Game Boy
Image: fuzzcat

Probably everyone who's ever cared about video games knows about the Gulf War Game Boy — the handheld console that survived a bombing during Operation Desert Storm, albeit a little worse for wear. Its outer shell is warped and melted, its buttons are covered in blisters, and the whole thing is covered in the kind of char your terrible BBQ skills will be familiar with. To put it another way: there's no way this thing should still be working, and yet, it is.

You can visit the war-torn Game Boy at Nintendo's New York store, where it sits in a glass cabinet with Tetris displayed on the screen. That's exactly what MrTalida, a "video game enthusiast and archivist" of retro and obscure games, did — but they went one step further, taking enough photos of the thing to create a 3D model using photogrammetry.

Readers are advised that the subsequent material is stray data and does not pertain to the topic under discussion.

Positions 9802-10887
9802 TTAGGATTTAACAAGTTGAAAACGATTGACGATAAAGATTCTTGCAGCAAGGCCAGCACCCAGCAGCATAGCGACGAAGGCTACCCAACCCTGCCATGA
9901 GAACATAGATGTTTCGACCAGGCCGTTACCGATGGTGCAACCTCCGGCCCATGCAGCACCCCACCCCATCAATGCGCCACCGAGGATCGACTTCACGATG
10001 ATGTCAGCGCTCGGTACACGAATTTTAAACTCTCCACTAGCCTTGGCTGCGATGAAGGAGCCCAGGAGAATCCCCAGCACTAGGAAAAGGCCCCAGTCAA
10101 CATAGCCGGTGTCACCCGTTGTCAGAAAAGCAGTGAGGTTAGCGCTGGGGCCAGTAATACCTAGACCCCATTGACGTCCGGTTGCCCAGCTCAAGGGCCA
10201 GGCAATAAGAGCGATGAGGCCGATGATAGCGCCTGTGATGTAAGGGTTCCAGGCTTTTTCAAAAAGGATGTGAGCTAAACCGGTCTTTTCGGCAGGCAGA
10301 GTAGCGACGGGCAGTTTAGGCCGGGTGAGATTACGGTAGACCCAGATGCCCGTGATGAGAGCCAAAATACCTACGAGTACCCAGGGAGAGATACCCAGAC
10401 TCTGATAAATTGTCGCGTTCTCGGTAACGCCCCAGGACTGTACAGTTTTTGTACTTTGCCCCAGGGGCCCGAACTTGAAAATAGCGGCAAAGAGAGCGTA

You know what this means, don't you? That's right — we can totally 3D print this thing and have one of our very own. This gives a whole new meaning to downloading illegal games: now we can download the console, too. You'll have to supply your own inner workings, of course, but that's a small price to pay for a piece of history.

Now, if you'll excuse us, we're off to The Louvre to do some art stealing photogrammetry.